Early Blight - Knowledgebase Question

Irving, Te
Question by judidan
July 1, 2010
North Texas - My tomatoes have early blight What can I do to prevent this for fall planting?


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Answer from NGA
July 1, 2010

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Early Blight is caused by the Alternaria fungus. It overwinters on infected plant material, even seeds, so it's hard to completely remove the spore reservoir from the garden by cleaning up all the vines and fruit. Early Blight works slowly, whereas Late Blight (caused by the Phytophthora fungus) may kill plants within a week. The fungus is always growing somewhere and releasing spores into the air, which moves on wind currents. For this reason, you may want to try using Maneb. It is safe to use on vegetables and might halt the development of the disease. The best way to keep your plants from getting blight is to keep them as healthy as possible all season long ? and be sure to grow disease resistant tomatoes whenever possible.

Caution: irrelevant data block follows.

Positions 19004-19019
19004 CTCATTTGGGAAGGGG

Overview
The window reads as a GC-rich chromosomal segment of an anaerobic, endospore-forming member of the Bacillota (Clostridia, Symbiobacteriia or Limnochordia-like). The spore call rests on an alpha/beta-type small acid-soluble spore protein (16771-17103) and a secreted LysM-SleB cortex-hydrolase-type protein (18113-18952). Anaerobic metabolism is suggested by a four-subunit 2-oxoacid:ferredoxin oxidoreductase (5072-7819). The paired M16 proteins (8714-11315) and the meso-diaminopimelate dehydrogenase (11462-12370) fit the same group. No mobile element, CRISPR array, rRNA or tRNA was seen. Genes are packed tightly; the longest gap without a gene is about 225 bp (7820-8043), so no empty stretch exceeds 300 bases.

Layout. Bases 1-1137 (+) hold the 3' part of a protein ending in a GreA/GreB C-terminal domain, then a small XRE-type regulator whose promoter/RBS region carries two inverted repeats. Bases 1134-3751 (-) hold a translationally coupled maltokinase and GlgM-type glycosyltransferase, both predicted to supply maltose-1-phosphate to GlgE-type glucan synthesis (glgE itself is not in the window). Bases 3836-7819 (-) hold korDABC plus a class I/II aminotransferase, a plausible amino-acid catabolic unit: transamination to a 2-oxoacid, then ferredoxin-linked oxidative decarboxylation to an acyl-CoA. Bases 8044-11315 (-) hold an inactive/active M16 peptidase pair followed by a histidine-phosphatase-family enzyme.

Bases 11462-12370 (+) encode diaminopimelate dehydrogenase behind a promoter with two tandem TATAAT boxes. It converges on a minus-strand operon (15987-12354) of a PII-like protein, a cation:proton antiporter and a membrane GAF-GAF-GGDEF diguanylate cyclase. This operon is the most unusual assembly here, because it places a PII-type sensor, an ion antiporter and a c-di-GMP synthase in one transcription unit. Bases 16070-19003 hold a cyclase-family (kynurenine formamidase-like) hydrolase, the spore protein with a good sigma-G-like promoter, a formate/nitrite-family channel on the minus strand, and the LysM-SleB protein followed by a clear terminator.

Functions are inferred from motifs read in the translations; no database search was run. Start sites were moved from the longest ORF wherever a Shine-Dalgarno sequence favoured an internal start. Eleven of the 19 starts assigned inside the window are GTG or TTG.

If you are growing tomatoes in the same site every year, the soil could use a break from constant monocropping, but if you don't have room for a second plot, I suggest loading up the soil with good compost. Compost contains lots of helpful organisms which can work against disease organisms. Work a few inches into the existing soil, and then spread several inches on top of the soil as a barrier mulch. Once your tomatoes are planted, mulch with straw as well. Keep your plants healthy so they'll be in top condition to resist disease. Stake or cage them, and keep the lowest leaves from coming in direct contact with the ground.

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